Georgia is the largest pecan producing state in the U.S. Although this humid region receives an average of 127 cm or more rainfall annually, periods of moisture stress can occur during the pecan growing season, particularly during August and September when pecans are in the kernel-filling stage and water demand is at its peak.
Pecan producers throughout the region depend on irrigation strategies to produce a marketable product, but recommendations for the optimal amount and frequency of irrigation is still a common concern among growers. A study that appeared in the July issue of HortScience revealed some new water-saving protocols for the region’s pecan producers.
Author of the study, Dr. Lenny Wells from the Department of Horticulture at the University of Georgia, said that current recommended irrigation schedules for pecan in the region are based largely on a 1985 study related to plant water stress, evapotranspiration, and soil water depletion generated in more arid climates.
“These schedules often fail to take into account that supplemental rainfall may reduce the need for irrigation water before the nut sizing period in humid climates,” Wells noted. “A plant-based measurement, such as stem water potential, should be a straightforward indicator of plant water stress and of the need for irrigation because it measures the integrated effect of soil, plant, and atmospheric conditions on water availability within the plant itself.”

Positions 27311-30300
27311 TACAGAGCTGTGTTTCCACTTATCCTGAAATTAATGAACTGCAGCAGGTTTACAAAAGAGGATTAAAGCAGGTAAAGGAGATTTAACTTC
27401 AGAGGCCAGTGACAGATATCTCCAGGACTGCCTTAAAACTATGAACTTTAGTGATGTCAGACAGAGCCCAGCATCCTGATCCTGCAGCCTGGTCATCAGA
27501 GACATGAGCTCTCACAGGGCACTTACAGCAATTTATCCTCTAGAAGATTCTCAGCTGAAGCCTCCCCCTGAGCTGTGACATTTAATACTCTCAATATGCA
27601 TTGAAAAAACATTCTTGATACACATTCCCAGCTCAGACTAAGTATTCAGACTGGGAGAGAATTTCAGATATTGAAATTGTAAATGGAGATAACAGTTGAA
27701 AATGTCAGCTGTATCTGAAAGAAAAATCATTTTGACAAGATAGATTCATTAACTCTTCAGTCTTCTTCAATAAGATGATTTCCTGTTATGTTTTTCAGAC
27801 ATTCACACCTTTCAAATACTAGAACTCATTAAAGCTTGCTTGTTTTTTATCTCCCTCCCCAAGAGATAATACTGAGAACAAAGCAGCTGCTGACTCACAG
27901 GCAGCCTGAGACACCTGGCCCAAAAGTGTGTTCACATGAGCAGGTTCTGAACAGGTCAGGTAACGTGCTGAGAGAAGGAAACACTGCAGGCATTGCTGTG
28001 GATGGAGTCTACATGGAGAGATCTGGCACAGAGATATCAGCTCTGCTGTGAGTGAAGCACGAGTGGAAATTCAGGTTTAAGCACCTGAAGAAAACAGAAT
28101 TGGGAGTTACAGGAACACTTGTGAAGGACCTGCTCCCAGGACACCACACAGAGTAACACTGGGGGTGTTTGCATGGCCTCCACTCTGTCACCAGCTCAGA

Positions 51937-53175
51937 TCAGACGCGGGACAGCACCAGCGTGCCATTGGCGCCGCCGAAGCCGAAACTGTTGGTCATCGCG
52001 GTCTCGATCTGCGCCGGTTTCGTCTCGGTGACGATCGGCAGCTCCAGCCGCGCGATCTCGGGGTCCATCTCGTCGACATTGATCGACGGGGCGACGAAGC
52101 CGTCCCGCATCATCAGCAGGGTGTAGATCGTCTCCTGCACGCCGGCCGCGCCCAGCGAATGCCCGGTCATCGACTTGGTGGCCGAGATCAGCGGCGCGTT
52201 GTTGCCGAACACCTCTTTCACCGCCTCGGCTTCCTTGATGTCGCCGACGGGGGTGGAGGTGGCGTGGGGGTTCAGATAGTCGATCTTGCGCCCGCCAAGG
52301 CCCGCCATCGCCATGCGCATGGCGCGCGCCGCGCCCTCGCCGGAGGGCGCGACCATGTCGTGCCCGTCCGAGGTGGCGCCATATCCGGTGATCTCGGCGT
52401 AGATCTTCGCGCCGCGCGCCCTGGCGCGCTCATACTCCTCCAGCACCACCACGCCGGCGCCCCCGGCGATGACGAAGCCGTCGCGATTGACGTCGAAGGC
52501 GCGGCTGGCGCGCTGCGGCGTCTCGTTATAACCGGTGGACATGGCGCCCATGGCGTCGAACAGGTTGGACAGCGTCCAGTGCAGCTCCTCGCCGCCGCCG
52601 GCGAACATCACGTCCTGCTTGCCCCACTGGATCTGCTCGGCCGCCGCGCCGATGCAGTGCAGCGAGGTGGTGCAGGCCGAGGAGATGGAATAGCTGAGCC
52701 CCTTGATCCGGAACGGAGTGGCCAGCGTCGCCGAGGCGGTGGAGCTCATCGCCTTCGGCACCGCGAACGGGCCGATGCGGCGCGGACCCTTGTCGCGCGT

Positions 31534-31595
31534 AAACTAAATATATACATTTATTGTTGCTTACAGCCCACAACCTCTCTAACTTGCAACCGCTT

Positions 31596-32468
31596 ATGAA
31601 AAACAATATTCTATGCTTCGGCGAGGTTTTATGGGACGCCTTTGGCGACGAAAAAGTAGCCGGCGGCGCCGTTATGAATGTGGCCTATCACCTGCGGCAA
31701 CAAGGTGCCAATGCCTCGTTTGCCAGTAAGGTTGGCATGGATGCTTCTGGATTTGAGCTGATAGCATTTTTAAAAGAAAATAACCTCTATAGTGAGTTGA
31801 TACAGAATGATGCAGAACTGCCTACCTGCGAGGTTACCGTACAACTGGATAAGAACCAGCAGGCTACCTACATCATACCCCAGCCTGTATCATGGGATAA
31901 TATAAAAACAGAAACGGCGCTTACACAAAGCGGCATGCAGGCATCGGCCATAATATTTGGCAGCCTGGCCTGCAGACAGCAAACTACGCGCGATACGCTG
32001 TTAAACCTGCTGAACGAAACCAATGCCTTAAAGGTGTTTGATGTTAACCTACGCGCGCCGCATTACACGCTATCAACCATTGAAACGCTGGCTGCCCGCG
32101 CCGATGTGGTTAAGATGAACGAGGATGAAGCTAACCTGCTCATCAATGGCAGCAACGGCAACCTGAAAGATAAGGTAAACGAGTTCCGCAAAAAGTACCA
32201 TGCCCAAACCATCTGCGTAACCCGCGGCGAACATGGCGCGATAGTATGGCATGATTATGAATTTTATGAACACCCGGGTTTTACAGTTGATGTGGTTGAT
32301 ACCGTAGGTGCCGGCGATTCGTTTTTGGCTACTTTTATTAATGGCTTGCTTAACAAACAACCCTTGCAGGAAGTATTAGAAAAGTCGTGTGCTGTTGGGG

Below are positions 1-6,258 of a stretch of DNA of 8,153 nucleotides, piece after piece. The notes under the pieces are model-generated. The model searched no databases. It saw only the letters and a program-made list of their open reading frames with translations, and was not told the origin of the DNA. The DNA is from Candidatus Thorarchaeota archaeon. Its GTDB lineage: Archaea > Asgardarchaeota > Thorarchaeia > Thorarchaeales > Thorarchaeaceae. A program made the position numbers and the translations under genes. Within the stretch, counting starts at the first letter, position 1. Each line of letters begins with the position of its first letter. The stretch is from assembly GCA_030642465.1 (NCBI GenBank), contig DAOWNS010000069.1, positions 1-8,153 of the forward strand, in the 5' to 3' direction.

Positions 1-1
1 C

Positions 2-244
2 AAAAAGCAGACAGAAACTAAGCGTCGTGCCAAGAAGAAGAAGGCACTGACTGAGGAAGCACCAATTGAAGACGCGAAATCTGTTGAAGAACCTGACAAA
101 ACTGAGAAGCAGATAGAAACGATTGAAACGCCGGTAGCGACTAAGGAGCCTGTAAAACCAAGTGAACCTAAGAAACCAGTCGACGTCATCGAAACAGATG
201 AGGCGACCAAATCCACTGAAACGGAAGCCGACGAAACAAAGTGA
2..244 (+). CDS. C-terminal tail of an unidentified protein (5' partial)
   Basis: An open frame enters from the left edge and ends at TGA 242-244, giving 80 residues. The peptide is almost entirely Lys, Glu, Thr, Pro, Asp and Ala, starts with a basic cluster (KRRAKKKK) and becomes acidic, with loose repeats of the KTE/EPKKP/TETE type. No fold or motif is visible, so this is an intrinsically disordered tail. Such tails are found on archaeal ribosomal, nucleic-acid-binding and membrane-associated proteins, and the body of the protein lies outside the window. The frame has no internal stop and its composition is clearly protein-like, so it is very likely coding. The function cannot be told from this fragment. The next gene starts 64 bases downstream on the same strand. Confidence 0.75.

In the current study, Wells compared a reduced early season irrigation schedule for pecans in humid climates with the currently recommended schedule using midday stem water potential as measured by the pressure chamber. Stem water potential was also correlated with volumetric soil moisture in the non-irrigated trees to establish a baseline relationship between the two on Tifton loamy sand, a common agricultural soil in the southeastern United States.
The research was conducted in a 30-year-old microsprinkler-irrigated commercial ‘Stuart’ pecan orchard in Georgia.
Results showed that the reduced early season irrigation schedule provided a 38% reduction in irrigation water use with no significant effect on pecan tree water stress, yield, or quality. “This suggests that pecan trees can tolerate moderate early season water stress under southeastern U.S. environmental conditions,” Wells noted.
Other findings of the study determined that water stress on pecan occurred at -0.78 MPa (using the pressure chamber to measure stem water potential). “Regression analysis suggested that irrigation scheduling for mature pecan trees may be needed when volumetric water content reaches 10% on Tifton loamy sand soil,” Wells said.
Water stress in pecan correlated with soil moisture from budbreak through the end of nut sizing, but not during kernel filling. “Pecan trees bearing a moderate-to-heavy crop load may undergo water stress during the kernel filling stage regardless of soil moisture level,” Wells added. “This suggests that water stress in pecan is influenced by growth stage and nut development. During the kernel-filling period, water stress may be a function of crop load in addition to soil moisture.”